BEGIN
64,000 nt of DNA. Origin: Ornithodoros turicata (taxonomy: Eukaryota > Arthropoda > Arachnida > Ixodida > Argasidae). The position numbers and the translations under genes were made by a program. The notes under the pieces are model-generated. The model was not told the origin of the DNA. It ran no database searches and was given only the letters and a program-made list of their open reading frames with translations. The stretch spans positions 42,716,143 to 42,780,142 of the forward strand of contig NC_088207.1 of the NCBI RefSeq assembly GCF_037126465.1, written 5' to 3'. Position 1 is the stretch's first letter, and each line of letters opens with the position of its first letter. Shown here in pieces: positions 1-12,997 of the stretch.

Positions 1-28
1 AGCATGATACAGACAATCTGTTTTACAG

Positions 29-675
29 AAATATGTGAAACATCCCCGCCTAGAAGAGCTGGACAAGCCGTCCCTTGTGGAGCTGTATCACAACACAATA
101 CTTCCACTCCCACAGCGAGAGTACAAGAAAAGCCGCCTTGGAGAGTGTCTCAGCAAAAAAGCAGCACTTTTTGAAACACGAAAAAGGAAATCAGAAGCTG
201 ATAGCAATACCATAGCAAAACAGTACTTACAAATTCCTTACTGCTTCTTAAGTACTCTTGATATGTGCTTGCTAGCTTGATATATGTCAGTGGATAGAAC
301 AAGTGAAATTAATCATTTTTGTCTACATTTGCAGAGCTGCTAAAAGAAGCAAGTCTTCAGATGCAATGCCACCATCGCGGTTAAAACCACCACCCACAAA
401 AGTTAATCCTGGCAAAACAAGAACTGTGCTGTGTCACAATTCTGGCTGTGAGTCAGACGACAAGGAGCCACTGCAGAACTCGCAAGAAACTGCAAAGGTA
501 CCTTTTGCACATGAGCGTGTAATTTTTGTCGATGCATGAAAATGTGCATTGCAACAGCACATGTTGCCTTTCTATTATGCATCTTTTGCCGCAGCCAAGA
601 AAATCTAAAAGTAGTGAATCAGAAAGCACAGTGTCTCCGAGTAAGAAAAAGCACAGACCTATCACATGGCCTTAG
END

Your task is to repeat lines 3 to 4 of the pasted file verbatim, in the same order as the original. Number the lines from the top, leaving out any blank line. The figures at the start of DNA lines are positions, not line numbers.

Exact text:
1 AGCATGATACAGACAATCTGTTTTACAG

Positions 29-675